Even though she herself would probably frown at this title, it's true. She is a local celebrity on her way to small farm greatness and it was a real pleasure to have her and several of her farm friends down to our neck of the woods.(prairie)
Deb, owner (along with husband Mike) of Antiquity Oaks in Cornell, Illinois, tells an interesting story of how she manhandled her family onto a 32 acre plot of hard work and great joy. You can read that venture yourself by going to her farm web site Antiquity Oaks
Most recently Deb has become well known for her common sense approach in living the Good Life, Cornell Style, through the publication of two books. (A third is in the works). Her first, Homegrown and Handmade is an easily digestible how-to guide which covers all the basics of homesteading and includes many anecdotal stories and first hand experiences. It would make a fantastic gift for someone dreaming about a simpler, more sustainable life whether they lived in the boonies or in Boston.
Her second book Ecothrifty looks like a fantastic companion to her first book but I've yet to read it so can't give an honest review yet. I do know from her Face Book Updates that the book shows the reader HOW to save real money on the real necessities of life while avoiding the wasteful consumer jungle that surrounds all of us. Soon, I hope to have both books available for purchase in my little farm store. I also should mention she is working on book number three and travels frequently to various events teaching people in person to live more simply.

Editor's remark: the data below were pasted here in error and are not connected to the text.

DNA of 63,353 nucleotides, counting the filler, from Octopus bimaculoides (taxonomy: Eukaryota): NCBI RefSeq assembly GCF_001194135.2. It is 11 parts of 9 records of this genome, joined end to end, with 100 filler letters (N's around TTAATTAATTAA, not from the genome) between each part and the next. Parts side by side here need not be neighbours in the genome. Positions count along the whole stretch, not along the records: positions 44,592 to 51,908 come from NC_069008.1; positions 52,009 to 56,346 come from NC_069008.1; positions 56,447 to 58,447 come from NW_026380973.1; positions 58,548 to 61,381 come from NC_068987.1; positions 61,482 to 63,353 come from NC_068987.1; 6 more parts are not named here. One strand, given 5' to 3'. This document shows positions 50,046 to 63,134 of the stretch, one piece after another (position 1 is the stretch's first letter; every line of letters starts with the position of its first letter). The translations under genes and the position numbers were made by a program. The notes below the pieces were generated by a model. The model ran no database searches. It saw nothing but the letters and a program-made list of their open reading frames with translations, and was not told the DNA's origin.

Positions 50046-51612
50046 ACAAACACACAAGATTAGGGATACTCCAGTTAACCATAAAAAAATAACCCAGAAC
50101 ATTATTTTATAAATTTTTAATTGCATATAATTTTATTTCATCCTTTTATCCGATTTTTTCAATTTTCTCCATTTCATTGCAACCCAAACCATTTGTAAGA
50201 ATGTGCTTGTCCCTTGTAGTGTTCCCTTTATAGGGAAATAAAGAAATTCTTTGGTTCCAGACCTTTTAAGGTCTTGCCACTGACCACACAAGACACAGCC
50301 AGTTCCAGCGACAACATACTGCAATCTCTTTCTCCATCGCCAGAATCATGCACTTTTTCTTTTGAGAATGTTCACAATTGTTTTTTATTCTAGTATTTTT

Deb brought with her other hardworking woman homesteader types, all of which were already selling products made with their own hands and who either had a small farm store or were planning to open one in the future.
From the left they are: Janet Jablonski, Melinda Barrett Cusak, Deborah Niemann, Kat Madreas and Cheryl Trhlik Zacek with her 4 children. (You all know Mad Max on the far right I believe) After doing the South Pork Ranch walk around, followed by tea/coffee/milk in our dining room, each of them were gracious enough to buy a few things from our store.
Never required, always appreciated. It's just like Forrest's mother always says:
"Local is as Local Does"